What’s the typical income of a U.S. retiree? $40,000? $50,000? Higher, lower?
It’s $31,157 as of 2008.
That’s the median income of households age 65 and older as reported by Pat Purcell of the Congressional Research Service. The median means that half of older households had a higher income, half lower. Technically, it’s not the income of “retirees,” because it includes the income of older households whether they are fully retired or still working. Still, it’s a good metric of the income of retired Americans.
Switching to a slightly different set of statistics, from the Social Security Administration, about 8% of age 65+ households have incomes above $100,000, and about 12% below $10,000.
Most working people I know typically regard $31,000 as a surprisingly low figure for retirement income. Partly that’s because they’re generally well educated and well paid, and are thus hoping for a higher income in retirement. Yet the figure reminds me of a psychological element of retirement income: Even if you are substantially well prepared for retirement, with significant savings, the income you can derive from a given pool of savings may seem modest.
Call it the millionaire’s dilemma. Consider a hypothetical couple who have accumulated $1 million in retirement savings—on top of raising a family, buying a house, and sending some or all of their kids to college. Arguably this couple is one of the best prepared retirement households in the U.S. Assume “he” worked and “she” stayed home. To work with even numbers, assume he’ll be receiving Social Security of $20,000 a year, and she’ll receive a 50% spousal benefit of $10,000 a year. That’s a total of $30,000 of baseline income in retirement from Social Security.
Now, what about the million dollars? If our couple tilts their portfolio toward higher-yielding stocks and bonds, they might be able to generate an income yield of 3%, producing $30,000 a year in dividend income. They could also invest in a balanced strategy and use the 4% withdrawal rule, which helps minimize the risk of running out of money. That would yield $40,000 in the first year of retirement. In either of these two cases, their gross income in retirement is $60,000 to $70,000. This income puts them comfortably in the top quartile of retired U.S. households.
But many millionaires (and the nonmillionaires reading about them) might be surprised at the math. In order to accumulate $1 million, this couple probably was earning a regular six-figure income. They were probably not envisioning retiring on $60,000 to $70,000 a year.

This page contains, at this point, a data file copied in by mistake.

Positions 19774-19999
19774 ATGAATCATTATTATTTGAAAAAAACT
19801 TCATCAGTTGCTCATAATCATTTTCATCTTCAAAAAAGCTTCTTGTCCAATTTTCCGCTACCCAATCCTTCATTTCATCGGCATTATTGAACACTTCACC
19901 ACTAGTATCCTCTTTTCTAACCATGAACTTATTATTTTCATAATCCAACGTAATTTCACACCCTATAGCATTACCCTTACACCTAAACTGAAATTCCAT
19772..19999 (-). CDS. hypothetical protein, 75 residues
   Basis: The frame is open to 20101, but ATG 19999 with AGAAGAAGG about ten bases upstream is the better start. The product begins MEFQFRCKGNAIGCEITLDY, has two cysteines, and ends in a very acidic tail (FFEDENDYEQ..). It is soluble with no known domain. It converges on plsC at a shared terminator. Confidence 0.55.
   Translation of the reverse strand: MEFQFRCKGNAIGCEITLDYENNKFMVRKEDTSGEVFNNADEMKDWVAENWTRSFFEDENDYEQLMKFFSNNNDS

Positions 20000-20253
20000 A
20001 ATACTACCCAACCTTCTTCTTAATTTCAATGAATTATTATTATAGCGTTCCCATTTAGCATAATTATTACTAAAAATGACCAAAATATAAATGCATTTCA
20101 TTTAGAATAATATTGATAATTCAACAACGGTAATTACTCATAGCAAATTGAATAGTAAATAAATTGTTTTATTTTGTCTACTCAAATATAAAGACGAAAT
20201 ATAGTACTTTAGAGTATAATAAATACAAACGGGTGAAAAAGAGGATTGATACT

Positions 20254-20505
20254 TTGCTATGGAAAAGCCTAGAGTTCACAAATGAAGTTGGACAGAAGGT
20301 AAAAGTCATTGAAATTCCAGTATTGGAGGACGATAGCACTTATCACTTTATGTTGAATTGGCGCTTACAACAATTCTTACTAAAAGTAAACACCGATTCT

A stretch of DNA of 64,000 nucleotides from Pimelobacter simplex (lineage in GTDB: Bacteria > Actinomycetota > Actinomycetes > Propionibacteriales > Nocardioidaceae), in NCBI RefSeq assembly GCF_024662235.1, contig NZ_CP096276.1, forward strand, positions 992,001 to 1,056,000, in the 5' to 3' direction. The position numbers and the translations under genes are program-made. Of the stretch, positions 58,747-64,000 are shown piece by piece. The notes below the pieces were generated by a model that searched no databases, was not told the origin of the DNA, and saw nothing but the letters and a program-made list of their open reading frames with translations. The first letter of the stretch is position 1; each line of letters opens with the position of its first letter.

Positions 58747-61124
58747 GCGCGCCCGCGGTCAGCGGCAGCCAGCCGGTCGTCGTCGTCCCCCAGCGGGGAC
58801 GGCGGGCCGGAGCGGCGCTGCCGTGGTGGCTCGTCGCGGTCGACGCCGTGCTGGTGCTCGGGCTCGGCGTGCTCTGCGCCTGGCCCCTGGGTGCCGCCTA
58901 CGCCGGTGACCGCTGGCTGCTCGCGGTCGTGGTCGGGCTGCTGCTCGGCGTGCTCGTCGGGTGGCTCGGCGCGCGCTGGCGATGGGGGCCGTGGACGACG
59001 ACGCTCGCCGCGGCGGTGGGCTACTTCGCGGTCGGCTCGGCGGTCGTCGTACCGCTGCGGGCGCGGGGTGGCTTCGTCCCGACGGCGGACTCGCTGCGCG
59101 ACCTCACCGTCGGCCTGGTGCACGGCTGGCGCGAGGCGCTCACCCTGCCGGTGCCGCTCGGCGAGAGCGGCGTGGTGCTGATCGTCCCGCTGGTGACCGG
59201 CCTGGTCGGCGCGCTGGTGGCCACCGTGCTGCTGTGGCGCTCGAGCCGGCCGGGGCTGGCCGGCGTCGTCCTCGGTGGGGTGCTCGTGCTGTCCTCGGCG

So how does our millionaire couple get to a six-figure income in retirement? One option would be to convert the entire million dollars into a fixed annuity. It might pay $60,000 to $70,000 a year to a surviving couple, depending on their ages, interest rates, and other factors. That, plus $30,000 in Social Security, would put the couple at or near the six-figure level. It would also require the couple to lose permanent control of their assets, something they’d be unwilling to do. At most, they might annuitize a portion of the million dollars to boost guaranteed income. That would keep them shy of their six-figure income lifestyle.
Another alternative is for one of the spouses to have earned a generous public-sector DB pension plan (or generous private-sector pension, though these are growing less common). Let’s suppose the stay-at-home spouse had a better-paying government job with a pension paying $50,000 a year. (By the way, that’s nearly triple the typical public pension of $18,000 a year.) With both of them working, their total Social Security payments would now be, say, $40,000. Add to that the $50,000 pension, plus the $30,000 to $40,000 in income from the million dollars. They’re now in six-figure territory.
What’s the lesson here? It’s not about being a millionaire in retirement. I used $1 million just to keep the math even. You can convert the numbers to your own situation by dividing (or multiplying) by the appropriate factor.
The lesson is that, regardless of the size of your assets, each dollar of retirement savings in a portfolio could generate 3 to 4 cents in retirement income. In other words, you could expect 3% to 4% from a portfolio. You could double that rate to 6% to 7% for assets in an annuity contract, where you’ll need to give up control of your assets.
This is the new retirement math that most Americans, as they approach retirement, are coming to understand. Like the millionaire couple, many will be surprised by the income levels that a pool of assets can generate.
“Asset rich,” in other words, does not necessarily feel like “income rich.”
Note: Annuity product guarantees are subject to the claims-paying ability of the issuing insurance company.